Abstract Rationed Promotions

Managing Competition: Promotions that Reduce Pricing Pressure

David W. Richardson and Ram C. Rao

October 2014


When firms have more capacity than their full price customers will consume in the short term, and have access to a pool of very price elastic customers, they can use deep promotions to clear the excess inventory without cannibalizing their high margin demand and so avoid directly competing for high value customers. Examples include airlines’ release of limited blocks of seats for discount fare classes, and “Black Friday” offerings of limited quantities of toys, electronics and other consumer durables at the beginning of the Christmas selling season. By pricing a limited quantity at below market clearing rates, these “rationed promotions” allow firms to recruit enough excess demand to clear excess inventory while effectively excluding high value customers from purchasing at the discount price.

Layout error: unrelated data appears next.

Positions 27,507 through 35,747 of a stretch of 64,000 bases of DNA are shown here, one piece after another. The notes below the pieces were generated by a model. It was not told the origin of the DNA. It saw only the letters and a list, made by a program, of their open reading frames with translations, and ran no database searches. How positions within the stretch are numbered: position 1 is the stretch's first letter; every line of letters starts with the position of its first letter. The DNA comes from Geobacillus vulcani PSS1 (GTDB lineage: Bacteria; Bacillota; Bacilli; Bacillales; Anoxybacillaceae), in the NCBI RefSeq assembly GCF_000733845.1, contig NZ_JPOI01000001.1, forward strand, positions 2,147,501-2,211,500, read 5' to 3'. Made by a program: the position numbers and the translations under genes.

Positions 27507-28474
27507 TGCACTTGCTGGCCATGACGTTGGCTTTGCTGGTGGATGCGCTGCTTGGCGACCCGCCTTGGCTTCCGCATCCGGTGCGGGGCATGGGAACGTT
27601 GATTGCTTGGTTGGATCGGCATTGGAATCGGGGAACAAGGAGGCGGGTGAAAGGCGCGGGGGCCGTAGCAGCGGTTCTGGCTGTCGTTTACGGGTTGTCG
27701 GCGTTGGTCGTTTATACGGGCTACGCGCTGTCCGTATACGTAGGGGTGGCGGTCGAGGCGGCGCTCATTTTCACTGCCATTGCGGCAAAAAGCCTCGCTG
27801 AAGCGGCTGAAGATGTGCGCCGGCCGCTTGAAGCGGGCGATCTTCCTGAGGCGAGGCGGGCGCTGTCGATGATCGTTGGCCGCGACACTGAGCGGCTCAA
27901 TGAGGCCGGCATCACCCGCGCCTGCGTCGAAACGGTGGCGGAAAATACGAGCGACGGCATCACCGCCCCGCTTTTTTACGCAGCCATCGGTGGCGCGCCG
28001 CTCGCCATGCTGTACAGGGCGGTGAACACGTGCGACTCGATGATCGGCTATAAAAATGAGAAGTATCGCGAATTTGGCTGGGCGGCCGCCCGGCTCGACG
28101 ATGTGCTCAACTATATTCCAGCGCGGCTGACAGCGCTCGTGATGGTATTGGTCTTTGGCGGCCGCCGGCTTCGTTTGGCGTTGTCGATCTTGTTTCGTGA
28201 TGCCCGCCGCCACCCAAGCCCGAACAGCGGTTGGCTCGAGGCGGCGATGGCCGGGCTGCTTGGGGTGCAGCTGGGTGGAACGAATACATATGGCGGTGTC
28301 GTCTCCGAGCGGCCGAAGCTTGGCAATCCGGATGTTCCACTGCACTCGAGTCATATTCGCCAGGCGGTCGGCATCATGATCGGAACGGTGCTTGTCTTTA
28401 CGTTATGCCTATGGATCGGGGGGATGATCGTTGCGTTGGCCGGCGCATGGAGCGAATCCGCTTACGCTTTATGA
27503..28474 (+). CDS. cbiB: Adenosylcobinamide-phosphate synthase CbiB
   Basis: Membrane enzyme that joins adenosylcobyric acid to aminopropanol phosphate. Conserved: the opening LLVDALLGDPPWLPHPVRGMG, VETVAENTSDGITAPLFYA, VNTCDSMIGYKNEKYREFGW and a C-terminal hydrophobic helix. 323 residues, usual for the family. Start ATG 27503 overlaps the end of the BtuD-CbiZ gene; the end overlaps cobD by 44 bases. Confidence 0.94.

We show that competition weakly increases prices above the optimal monopoly level, but lowers revenues because the higher prices fail to achieve optimal segmentation of heterogeneous consumers. Nonetheless, by clearing excess inventory, yield managing firms avoid direct competition for their most profitable customers and retain most of the revenues available to the monopolist. This has important consequences for capacity choice in these markets. Since rationed promotions dramatically improve profitability in low demand states, firms using them elect significantly higher capacities when facing variable or uncertain demand. This leads to substantial social welfare gains in these markets. While in the monopoly case most of this gain goes to consumers, under duopoly competition firms gain all the benefits. We extend these results to situations of asymmetric competition and horizontally differentiated products and find that in these contexts competition can lead to either higher or lower prices depending on the degree and nature of preference heterogeneity.


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